Sunday project – a padded phone case

Since my daughter gifted me with an IPhone 8 Plus for Christmas, I’ve had some anxious moments. It cost almost as much as my MacBook Air! And seems fragile to me.

I immediately ordered glass protective shields for the face, and a really nice snap-in case. But I dislike carrying it around! it fits in my wallet, and I’ve been thinking about a padded envelope for its travels in my handbag. Yes, I looked all over for one online, and they all came up short on some feature. Picky…

So I made my own 🙂

Sewing notes:

  • Materials: fabric for the shell (Kaufman Balboa Essex linen), lining (poly/cotton broadcloth, and fusible fleece, 1 x size 3 sew-on snap.
  • About closures: velcro would work but also catch all kinds of lint. And magnets are a big no-no for anything that has a circuit board.
  • All my seams are 1/2″ and are trimmed quite a bit after sewing.
  • My phone, in its backing case, is 3.6″ x 6.5″.
  • Pattern and construction:

I cut 2 layers of the shell fabric, lining, and fusible, and a 4″ x 2″ strip for the closure tab.

Sewing:

It’s just a bagged shell with the tab added at the top. And the snap sewn to shell and tab.

It’s perfect! Happy Sunday to all, Coco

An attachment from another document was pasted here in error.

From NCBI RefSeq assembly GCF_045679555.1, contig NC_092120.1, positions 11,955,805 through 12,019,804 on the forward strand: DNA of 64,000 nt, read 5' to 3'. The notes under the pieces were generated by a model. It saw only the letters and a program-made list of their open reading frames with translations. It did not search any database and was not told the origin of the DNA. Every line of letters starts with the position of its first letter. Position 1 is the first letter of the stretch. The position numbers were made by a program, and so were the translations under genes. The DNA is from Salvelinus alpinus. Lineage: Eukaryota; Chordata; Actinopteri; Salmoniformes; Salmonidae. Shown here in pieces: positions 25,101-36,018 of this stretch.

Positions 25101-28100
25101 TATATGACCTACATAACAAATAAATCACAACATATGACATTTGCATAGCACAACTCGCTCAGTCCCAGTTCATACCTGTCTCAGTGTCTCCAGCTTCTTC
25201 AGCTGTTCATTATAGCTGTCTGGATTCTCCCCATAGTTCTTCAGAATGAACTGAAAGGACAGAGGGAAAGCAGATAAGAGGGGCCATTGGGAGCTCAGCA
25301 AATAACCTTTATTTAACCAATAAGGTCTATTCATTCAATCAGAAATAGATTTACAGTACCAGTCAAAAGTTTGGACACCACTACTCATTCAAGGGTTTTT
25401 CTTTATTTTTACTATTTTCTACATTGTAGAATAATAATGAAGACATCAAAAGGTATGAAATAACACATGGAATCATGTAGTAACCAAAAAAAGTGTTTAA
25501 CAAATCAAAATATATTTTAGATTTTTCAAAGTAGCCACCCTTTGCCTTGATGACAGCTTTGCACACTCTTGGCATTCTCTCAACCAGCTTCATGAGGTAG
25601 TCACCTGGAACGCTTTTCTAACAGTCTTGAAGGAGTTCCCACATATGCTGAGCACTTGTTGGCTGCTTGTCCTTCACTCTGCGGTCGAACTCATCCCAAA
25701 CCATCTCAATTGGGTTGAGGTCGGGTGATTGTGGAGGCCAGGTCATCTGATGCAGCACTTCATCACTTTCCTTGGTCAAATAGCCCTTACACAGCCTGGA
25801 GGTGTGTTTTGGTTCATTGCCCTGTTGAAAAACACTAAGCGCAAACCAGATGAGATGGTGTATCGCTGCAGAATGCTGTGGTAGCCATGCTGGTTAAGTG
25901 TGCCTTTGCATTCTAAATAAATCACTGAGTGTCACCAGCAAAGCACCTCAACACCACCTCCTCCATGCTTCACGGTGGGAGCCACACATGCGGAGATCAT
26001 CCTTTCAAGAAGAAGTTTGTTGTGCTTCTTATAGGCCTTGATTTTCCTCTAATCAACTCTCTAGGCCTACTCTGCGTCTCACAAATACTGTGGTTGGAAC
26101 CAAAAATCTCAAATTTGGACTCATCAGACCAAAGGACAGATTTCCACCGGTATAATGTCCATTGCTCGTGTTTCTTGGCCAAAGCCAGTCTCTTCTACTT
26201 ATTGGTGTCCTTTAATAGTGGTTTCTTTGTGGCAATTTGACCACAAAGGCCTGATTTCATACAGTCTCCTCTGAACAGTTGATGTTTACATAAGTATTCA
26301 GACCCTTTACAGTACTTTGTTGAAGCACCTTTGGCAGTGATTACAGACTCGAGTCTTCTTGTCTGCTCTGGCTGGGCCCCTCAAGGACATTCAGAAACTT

Sewing! Ready to Sew Justine Skirt

Actually, I’ve been sewing like crazy. It’s a great way to release tension and get off to never never land 🙂

Check out this delightful skirt from Ready to Sew and, at the moment, it’s free. Grab it… Features: a layered PDF and half sizes, total 21 sizes. Remarkable!

Sewing notes:

  • I sewed the size 38, and it was perfect, including the width of the waistband.
  • My fabric is Kaufman Essex linen from Hancocks of Paducah. It’s a longtime favorite fabric for pants, jumpsuits, and skirts. It has just enough body with a relaxed drape – I wouldn’t do this skirt in anything really drapey, e.g., rayon challis, or too heavy, e.g., bottomweight twill.
  • Loves – the pockets. The decorative flap is so cute, and they are truly deep.
  • Be sure to catch the flap in the corner triangle. Got to keep it turned and flat…
  • The skirt has a one-button closure, but I was very wary of using a button closing. Have you ever had a button pull and pull, maybe tear the fabric to which it was sewn? I opted for two things: I added an additional piece of woven interfacing under the closure area,
  • and I used a waistband fastener for closure, with a non-functioning button on top!

About that top – it’s a Style Arc Elsie blouse, sleeveless, sewn in Kaufman Royal Cotton Oxford, from Fabric.com. What a delightful blouse fabric.

I love this and plan to wear it over and over as I search for a new house in Orlando. Easy dressing 🙂 Coco

Two weeks to go till the move…

One of the most time-consuming efforts, pending my house move, has been going through my library and donating books that I simply will not re-read.

I love books, I love owning them, I love seeing them on my shelves. Just holding a book and turning the pages is so peaceful and fulfilling.

But – my space as I downsize will be limited. I’ve kept nine of these shelves full. Time for big decisions.